The Sixth Amendment to the Constitution protects an individual's right to a lawyer. The provision applies across the board but is particularly potent protection for indigent defendants who might otherwise languish without access to an attorney. (To be sure, Texas hasn't enjoyed the best reputation when it comes to representation for the poor – think of the infamous case of the sleeping lawyer deemed not necessarily ineffective by our highest criminal appeals court.) But at what point in the criminal justice process is one sufficiently under the government's thumb that the right to counsel kicks in? That's the question the Supremes addressed in a case brought by Walter Rothgery, a former resident of Gillespie County, some 90 miles west of Austin, who was wrongly arrested in 2002 on a charge of being a felon in possession of a gun – thanks to a glitch in a California database. Rothgery was carrying a gun but was not a felon. He was arrested and taken before a county magistrate to have the charge reviewed and bail set; he was booked into jail, posted out on bond, and immediately asked for a lawyer. But his request was ignored by county officials until six months later, when Rothgery was finally indicted and again booked into jail on the weapon charge. When he finally got access to counsel, it didn't take long for the court-appointed lawyer to find the database error and present it to the District Attorney's Office; the charge against Rothgery was dismissed – it arguably could've been disposed of much earlier, at considerably less expense, had the county initially honored Rothgery's right to counsel.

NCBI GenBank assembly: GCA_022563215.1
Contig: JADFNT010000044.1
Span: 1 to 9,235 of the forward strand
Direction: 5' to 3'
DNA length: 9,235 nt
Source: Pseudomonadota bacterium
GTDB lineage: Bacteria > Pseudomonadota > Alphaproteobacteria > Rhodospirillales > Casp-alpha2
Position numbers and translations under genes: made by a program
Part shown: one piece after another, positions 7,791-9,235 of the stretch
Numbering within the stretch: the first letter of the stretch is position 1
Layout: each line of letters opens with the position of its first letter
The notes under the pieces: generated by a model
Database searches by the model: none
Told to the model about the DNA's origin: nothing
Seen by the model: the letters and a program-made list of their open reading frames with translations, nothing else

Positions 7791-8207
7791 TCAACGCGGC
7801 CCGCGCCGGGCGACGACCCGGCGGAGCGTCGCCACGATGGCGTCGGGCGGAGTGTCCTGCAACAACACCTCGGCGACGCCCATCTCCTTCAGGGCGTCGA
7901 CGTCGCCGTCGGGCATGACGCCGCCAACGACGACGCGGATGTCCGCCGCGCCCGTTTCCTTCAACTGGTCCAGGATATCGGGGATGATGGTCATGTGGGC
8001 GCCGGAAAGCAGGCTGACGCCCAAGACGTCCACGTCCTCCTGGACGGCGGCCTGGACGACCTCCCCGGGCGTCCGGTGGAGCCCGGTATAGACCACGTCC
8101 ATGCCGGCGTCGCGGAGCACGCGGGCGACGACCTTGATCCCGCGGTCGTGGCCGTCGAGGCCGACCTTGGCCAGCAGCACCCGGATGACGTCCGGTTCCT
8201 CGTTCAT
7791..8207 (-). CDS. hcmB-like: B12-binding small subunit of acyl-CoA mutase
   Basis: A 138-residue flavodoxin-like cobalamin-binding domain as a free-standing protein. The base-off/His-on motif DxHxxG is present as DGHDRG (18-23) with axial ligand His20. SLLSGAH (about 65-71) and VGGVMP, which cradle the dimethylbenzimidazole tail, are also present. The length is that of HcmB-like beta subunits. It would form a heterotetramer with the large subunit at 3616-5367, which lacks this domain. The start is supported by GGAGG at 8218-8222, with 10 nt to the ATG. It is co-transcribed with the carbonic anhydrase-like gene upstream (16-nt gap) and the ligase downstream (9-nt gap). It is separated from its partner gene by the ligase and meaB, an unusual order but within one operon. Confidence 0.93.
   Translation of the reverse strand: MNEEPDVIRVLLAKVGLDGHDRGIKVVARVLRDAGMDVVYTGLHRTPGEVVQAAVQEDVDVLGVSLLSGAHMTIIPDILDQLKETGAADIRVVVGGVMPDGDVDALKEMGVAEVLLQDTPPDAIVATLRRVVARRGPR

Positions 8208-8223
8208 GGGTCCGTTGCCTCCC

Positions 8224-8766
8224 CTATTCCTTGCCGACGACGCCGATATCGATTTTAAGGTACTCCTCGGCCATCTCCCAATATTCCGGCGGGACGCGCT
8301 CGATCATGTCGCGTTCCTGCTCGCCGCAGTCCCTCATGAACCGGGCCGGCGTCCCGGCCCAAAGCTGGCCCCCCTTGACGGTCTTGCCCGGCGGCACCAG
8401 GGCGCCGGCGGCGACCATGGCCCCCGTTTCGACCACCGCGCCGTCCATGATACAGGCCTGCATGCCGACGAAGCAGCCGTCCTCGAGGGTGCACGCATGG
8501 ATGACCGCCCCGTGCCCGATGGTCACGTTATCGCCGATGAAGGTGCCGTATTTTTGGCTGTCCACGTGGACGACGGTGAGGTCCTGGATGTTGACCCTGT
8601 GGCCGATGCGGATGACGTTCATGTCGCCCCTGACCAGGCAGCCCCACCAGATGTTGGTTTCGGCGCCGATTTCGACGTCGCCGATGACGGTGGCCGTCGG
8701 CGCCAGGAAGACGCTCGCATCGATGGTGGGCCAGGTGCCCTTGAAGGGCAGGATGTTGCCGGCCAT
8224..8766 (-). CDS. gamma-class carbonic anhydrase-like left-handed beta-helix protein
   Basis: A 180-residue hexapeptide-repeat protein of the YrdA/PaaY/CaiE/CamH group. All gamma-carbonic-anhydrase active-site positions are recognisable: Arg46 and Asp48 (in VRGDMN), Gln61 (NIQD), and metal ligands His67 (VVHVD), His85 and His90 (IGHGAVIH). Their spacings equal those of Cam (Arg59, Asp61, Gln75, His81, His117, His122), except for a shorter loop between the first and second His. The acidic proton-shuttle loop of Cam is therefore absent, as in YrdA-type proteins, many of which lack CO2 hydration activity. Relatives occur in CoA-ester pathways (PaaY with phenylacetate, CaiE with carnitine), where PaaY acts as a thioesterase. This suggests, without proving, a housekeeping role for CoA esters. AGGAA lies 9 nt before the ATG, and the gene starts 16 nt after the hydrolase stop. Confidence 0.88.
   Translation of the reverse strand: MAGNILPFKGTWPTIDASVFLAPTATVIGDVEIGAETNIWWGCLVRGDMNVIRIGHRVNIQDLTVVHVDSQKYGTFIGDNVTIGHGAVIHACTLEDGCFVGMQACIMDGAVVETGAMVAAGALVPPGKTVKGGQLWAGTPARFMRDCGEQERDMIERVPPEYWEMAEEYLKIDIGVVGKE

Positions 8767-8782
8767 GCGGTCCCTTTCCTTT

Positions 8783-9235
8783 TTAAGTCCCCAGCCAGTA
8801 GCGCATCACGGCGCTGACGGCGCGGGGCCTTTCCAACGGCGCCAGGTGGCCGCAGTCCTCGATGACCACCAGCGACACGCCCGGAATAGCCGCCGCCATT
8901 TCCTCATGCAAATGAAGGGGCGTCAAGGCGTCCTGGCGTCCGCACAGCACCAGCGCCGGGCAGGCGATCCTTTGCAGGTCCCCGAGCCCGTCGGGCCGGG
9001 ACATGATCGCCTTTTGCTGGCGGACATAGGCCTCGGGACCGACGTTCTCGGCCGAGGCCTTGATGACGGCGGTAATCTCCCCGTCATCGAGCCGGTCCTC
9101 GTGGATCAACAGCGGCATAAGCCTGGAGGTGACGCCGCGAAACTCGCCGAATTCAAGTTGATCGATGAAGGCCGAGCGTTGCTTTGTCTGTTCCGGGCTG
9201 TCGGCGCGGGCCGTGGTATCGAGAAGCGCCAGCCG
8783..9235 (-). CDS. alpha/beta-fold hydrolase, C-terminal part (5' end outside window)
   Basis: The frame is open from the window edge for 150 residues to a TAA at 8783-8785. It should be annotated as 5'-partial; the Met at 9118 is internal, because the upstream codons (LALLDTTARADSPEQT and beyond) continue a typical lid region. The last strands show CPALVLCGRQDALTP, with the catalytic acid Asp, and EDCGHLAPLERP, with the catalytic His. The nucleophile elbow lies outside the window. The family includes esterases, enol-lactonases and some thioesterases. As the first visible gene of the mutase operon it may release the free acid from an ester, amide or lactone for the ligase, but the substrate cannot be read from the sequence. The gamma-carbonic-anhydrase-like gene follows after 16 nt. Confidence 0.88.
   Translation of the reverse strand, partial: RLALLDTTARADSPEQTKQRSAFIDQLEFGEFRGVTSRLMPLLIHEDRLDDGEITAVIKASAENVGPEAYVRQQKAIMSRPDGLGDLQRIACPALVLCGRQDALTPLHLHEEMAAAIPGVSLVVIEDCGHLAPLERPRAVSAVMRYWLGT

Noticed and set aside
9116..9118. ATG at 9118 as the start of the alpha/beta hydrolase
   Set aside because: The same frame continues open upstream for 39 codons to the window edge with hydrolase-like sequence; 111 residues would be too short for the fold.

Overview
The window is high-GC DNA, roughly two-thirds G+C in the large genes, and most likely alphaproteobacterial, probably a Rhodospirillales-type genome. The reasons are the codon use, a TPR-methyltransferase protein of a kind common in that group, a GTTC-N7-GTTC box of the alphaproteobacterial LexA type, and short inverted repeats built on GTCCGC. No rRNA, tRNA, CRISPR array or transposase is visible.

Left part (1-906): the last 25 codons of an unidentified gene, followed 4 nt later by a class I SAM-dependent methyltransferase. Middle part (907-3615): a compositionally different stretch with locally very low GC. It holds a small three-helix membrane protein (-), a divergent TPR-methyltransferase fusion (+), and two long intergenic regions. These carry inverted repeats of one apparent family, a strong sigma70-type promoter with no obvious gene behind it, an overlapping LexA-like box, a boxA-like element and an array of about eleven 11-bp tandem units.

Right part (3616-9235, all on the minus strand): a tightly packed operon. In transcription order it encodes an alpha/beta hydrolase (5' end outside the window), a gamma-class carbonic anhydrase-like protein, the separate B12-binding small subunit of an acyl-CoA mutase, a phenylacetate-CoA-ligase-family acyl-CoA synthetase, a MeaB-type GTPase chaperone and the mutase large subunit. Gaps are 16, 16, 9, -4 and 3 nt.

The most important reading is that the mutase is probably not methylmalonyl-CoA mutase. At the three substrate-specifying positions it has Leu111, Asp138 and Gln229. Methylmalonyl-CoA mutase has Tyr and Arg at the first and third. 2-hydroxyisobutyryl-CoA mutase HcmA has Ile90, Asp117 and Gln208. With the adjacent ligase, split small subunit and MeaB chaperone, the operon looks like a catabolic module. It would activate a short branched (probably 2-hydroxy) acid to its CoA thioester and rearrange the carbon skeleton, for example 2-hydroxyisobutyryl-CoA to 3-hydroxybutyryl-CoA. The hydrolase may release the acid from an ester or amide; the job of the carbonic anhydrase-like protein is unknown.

Rothgery filed a federal civil rights suit against the county, but the federal court sided with Gillespie Co., which argued that Rothgery had no right to counsel before the D.A.'s office was formally involved in his case. Since the D.A. wasn't at Rothgery's magistration, the case hadn't officially begun, the court said.
Not so, the Supremes ruled June 23 in an 8-1 decision. The presence or absence of the D.A. at a hearing has no bearing on when an official "prosecution" actually begins, Justice David Souter wrote. In ruling against Rothgery's civil rights suit, "the [lower] court effectively focused not on the start of adversarial proceedings, but on the activities and knowledge of a particular state official," the D.A., "who was presumably otherwise occupied," at the time of Rothgery's magistration. "This was error." The court noted that 43 states initiate the counsel-appointment process at the magistration stage.